Bevin Blasts Lawmakers For Not Addressing Pensions, Says They Don’t Read Bills
Gov. Matt Bevin on Tuesday criticized lawmakers for not passing a bill to address the state’s ailing pension systems and also accused them of not reading legislation before voting.
During an interview on Bowling Green talk radio station WKCT, Bevin said there have been “several” lawmakers that have asked him to veto legislation they had voted in favor of just days before.
“Invariably they often do vote for bills they didn’t read,” Bevin said. “Because it may not be possible to read every bill. But don’t try to dump a hundred and something out in one night when you know you and others haven’t read them all.”
Lawmakers recently passed a flurry of bills ahead of the designated 10-day period in which Bevin considers vetoing or signing legislation into law.
Legislators will return for one final day on March 28 to possibly override vetoes or pass new bills
Bevin criticized lawmakers for not taking up his signature issue — changing retirement benefits for state workers in order to reduce the state’s pension liability.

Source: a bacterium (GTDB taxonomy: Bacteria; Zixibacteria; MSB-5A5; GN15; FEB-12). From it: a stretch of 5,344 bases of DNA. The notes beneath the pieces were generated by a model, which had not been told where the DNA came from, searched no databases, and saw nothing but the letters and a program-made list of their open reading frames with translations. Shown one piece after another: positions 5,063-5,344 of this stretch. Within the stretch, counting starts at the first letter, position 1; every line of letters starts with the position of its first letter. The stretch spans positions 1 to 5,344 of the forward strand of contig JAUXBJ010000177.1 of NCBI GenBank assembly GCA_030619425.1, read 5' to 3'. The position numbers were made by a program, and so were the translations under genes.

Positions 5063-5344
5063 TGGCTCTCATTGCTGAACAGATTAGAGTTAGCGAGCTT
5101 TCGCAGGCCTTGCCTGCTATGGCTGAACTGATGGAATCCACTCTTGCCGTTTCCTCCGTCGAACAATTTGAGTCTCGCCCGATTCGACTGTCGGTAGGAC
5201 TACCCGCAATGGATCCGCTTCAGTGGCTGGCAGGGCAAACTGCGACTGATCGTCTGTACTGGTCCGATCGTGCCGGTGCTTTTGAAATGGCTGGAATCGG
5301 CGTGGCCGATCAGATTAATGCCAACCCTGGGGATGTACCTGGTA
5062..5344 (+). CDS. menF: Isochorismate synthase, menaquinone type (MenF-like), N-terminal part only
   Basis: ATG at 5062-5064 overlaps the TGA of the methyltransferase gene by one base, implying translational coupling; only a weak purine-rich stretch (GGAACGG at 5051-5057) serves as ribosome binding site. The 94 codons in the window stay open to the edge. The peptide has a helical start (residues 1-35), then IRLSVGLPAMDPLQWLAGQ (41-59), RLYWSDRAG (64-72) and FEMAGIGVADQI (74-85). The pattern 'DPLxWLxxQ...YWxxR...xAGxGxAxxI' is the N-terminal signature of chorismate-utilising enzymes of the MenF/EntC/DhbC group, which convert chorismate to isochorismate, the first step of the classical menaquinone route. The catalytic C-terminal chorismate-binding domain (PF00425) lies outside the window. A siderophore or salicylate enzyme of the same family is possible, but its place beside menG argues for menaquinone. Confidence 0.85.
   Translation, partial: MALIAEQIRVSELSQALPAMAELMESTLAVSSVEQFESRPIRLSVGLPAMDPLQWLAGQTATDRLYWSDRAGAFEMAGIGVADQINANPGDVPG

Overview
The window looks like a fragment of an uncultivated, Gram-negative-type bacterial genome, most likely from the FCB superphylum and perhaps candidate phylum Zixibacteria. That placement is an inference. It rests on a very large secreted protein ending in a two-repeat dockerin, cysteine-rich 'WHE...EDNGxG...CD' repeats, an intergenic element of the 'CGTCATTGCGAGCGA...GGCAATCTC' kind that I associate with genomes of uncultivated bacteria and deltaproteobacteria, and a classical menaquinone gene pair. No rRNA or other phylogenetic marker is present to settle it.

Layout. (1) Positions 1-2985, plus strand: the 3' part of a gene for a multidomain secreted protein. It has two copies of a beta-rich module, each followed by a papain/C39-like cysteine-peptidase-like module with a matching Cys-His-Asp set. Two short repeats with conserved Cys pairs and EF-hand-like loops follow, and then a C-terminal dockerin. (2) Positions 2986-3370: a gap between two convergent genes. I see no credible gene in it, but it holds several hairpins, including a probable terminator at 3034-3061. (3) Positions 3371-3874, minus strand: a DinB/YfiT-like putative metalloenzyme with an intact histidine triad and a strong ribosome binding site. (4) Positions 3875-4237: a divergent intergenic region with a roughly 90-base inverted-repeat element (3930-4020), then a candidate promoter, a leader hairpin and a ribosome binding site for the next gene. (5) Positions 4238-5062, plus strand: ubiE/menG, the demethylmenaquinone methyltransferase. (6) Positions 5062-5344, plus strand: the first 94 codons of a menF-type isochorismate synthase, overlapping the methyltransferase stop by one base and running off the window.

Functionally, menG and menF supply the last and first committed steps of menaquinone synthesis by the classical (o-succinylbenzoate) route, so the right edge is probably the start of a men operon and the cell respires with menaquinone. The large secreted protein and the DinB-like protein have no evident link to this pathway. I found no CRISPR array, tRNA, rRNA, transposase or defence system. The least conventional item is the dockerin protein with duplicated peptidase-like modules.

Last December, Bevin called a special legislative session for lawmakers to address pensions, but after a little less than a day lawmakers voted to adjourn without passing anything.
Bevin also said he would not call a special legislative session later this year for lawmakers to address pensions.
“And there’s no chance I’m going to pay them extra money, or the taxpayers are going to pay them extra money, to come in and do a job that they still have time to do,” Bevin said.
Leaders of the legislature created a special task force to study the pension issue earlier this year. The workgroup hasn’t produced any recommendations.
Only one bill addressing pension benefits was proposed during this year’s legislative session — a compromise proposal that would have moved future teachers into less-generous retirement plans.
During the interview, Bevin dismissed the protests over the pension proposals by teachers and other state workers, pointing to the results of last year’s elections.
“I think we saw last November that [Republican lawmakers] don’t have any reason to fear. Because all these threats of ‘remembering in November’ and all this other hoo-hah that was thrown out there, in reality, we have supermajorities in the House and the Senate after all the remembering took place,” Bevin said.
Bevin is running for re-election this year. He has three Republican primary challengers and there are four candidates vying for the Democratic nomination.